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Infants and Children At Risk of Respiratory Virus

(credit: Joe Raedle/Getty Images)

(credit: Joe Raedle/Getty Images)

(Dr. Brian McDonough) Dr. Brian McDonough
Dr. Brian McDonough has been medical editor at KYW Newsradio for more...
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By Dr. Brian McDonough, Medical Editor

PHILADELPHIA (CBS) - It is called respiratory syncytial virus and there is a good reason I’m talking about it today.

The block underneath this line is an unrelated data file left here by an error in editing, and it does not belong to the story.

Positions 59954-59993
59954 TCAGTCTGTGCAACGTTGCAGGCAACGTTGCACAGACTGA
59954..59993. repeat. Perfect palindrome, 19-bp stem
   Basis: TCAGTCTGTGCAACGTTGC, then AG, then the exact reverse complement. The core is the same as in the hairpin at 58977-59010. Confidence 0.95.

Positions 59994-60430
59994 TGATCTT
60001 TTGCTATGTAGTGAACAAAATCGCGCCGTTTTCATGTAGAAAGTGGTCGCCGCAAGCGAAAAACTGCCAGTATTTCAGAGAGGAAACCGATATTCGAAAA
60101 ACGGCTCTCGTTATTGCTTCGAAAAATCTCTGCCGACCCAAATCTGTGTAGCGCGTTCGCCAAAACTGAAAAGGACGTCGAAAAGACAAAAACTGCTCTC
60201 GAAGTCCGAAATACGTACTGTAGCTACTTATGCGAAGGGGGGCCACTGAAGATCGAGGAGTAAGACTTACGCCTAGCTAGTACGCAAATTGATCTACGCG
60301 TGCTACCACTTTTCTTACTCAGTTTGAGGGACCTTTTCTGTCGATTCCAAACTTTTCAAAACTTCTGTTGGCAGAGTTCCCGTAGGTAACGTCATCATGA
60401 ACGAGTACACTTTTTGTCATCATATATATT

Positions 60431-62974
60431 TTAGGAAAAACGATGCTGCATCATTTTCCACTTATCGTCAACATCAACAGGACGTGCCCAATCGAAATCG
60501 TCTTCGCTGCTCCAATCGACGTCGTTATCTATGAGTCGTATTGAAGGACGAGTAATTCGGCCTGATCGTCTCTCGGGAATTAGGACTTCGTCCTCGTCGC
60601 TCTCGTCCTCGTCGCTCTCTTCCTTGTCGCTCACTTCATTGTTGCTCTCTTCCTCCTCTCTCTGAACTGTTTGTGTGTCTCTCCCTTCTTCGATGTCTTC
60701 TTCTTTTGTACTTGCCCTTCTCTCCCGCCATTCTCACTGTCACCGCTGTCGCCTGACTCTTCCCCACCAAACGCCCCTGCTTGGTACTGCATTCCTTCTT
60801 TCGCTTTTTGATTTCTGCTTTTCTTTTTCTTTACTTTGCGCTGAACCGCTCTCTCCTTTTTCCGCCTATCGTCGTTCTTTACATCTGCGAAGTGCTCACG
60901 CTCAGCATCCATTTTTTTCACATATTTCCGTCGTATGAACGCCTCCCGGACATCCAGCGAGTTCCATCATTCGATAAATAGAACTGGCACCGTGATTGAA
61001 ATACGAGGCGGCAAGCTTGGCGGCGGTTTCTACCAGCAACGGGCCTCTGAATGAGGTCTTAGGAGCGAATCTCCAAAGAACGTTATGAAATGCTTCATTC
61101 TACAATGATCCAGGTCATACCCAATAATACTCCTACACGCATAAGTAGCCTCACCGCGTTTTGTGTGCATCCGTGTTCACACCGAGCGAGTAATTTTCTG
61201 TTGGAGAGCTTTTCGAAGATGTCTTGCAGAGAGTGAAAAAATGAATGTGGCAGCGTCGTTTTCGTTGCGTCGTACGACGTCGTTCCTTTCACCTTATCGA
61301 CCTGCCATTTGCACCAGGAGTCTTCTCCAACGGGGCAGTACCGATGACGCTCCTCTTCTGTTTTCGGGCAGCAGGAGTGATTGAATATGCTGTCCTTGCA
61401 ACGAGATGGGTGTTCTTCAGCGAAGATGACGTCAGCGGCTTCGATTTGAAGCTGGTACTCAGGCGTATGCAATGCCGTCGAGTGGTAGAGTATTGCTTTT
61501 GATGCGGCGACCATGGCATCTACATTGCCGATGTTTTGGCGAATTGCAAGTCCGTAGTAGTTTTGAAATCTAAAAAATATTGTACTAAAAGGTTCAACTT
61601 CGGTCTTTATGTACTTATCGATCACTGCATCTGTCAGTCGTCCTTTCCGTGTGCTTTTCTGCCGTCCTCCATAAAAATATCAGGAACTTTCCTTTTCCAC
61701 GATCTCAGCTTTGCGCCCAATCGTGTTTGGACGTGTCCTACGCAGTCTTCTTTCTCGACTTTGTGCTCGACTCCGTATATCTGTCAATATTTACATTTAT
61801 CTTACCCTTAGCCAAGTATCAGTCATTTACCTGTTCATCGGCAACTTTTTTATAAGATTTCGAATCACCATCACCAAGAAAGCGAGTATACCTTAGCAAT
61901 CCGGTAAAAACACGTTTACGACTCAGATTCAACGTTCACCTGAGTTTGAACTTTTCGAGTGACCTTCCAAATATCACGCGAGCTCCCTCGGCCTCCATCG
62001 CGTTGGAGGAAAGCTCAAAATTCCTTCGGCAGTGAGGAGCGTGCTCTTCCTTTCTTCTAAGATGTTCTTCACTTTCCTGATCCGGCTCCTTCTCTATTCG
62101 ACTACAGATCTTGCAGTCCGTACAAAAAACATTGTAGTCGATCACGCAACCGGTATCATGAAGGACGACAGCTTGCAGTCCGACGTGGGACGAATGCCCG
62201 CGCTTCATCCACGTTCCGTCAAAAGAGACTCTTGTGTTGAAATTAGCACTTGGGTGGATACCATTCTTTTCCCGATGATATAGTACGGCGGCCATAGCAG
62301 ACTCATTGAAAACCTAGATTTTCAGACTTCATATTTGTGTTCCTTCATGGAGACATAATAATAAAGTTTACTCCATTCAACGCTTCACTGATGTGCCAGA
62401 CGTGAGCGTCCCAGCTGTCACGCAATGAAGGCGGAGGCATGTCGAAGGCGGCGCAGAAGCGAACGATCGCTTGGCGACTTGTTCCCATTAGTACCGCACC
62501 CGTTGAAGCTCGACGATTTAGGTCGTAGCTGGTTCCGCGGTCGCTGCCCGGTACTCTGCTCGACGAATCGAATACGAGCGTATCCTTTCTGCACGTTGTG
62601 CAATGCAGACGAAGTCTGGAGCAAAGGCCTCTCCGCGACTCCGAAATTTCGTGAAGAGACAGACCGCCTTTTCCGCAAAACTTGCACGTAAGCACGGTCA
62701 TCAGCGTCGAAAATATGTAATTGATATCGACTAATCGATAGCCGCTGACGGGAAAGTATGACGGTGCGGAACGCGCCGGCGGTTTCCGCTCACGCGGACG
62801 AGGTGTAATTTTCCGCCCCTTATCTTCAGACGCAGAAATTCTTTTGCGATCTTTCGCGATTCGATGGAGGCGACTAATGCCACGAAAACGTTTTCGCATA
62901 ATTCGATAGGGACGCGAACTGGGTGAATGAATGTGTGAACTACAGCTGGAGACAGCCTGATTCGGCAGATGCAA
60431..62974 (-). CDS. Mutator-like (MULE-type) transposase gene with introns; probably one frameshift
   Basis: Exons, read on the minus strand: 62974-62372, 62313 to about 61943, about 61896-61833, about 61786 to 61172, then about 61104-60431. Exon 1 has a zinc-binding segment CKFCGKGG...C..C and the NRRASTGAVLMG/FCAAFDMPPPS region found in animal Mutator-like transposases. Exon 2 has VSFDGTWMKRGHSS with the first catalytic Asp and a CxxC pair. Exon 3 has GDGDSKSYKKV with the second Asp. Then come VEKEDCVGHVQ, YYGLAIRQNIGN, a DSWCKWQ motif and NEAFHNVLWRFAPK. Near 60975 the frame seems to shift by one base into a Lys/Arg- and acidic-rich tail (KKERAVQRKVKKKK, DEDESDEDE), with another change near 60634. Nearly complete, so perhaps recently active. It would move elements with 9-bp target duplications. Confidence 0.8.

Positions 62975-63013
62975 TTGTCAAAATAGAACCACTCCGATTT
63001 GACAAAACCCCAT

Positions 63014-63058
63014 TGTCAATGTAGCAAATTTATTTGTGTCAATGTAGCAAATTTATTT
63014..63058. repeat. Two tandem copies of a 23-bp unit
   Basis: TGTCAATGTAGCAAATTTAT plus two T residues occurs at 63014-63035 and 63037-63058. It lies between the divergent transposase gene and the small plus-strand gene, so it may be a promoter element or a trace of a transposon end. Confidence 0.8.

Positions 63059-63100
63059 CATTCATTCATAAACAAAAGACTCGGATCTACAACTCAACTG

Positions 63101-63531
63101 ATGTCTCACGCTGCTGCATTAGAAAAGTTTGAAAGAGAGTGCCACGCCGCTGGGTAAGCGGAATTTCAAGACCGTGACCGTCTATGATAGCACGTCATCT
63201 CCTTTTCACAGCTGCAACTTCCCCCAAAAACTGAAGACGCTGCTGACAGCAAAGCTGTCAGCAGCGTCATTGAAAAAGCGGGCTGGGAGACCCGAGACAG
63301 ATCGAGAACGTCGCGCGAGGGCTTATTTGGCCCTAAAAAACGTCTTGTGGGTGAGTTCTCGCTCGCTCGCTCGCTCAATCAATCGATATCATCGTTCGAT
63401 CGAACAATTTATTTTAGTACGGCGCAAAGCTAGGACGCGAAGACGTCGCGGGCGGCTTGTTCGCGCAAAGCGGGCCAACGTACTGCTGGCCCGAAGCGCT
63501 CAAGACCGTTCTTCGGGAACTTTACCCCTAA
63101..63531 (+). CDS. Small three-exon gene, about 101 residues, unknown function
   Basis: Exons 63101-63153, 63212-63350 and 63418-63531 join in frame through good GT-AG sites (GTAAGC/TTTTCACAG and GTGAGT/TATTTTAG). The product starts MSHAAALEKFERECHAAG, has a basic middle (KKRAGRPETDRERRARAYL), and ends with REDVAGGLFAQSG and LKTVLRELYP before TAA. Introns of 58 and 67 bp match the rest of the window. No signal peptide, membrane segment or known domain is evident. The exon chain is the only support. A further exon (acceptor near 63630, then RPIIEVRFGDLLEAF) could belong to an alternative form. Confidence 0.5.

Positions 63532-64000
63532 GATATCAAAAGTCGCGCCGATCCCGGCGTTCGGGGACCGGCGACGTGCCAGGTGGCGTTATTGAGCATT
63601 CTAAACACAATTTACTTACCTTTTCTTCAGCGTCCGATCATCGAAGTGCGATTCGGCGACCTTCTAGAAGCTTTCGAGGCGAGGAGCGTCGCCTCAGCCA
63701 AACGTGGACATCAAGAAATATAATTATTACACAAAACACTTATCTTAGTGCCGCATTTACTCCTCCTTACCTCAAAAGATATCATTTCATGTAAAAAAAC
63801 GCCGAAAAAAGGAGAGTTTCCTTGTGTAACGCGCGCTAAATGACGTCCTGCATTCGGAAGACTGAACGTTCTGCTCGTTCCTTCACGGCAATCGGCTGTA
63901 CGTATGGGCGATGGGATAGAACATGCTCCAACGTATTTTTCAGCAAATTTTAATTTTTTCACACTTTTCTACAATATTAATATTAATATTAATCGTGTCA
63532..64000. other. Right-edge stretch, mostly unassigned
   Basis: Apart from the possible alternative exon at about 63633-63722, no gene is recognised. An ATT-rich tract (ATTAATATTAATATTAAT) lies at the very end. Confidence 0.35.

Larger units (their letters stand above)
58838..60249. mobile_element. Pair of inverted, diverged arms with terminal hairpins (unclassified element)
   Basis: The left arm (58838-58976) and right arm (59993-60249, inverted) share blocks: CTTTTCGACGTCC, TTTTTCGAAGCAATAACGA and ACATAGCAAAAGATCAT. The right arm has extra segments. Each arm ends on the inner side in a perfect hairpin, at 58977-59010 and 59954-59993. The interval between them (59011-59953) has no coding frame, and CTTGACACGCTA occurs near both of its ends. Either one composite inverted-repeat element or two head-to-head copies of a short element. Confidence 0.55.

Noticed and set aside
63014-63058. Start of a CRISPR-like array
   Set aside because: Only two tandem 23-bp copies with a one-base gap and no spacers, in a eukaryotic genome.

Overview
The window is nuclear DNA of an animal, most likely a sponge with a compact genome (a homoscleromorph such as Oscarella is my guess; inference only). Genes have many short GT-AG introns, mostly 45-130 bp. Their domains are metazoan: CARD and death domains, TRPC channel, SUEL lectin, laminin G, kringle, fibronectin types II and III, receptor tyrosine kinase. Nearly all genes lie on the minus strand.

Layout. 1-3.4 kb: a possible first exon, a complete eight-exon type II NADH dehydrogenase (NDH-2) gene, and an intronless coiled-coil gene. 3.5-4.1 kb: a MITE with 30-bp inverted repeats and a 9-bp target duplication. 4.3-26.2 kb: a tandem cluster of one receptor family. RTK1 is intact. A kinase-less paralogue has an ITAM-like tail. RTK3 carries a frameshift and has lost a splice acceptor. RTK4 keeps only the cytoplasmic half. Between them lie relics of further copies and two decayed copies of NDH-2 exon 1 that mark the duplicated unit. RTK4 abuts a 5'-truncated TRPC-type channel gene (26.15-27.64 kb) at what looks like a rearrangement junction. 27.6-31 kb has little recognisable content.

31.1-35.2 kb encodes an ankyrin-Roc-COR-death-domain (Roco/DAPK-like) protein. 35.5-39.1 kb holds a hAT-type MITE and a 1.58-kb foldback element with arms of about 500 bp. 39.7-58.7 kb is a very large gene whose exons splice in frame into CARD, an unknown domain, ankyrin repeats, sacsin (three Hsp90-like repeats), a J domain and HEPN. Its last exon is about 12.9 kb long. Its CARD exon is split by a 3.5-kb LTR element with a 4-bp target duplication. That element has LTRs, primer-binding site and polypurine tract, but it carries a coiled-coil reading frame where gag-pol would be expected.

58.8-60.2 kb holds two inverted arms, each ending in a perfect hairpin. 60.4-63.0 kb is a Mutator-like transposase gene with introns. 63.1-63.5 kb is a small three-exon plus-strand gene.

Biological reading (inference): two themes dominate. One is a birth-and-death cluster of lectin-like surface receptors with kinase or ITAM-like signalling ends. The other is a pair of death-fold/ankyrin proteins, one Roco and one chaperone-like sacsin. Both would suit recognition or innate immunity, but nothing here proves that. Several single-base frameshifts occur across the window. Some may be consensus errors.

The virus, which causes respiratory tract infections in children, is most common between November and April but December is always a big month for it with lots of cases.

Children usually get a cough, runny nose, and wheezing. Physicians can make the diagnosis without lab tests or a chest x-ray.

Naturally, we worry about any child with a respiratory infection but RSV can attack children under two months and they often require hospitalization. The official name for the respiratory infection caused by RSV is a bronchiolitis and children under two are particularly vulnerable.

With the exception of severe cases, treatment of RSV is supportive, with particular help paid to keeping well-hydrated and oxygenation.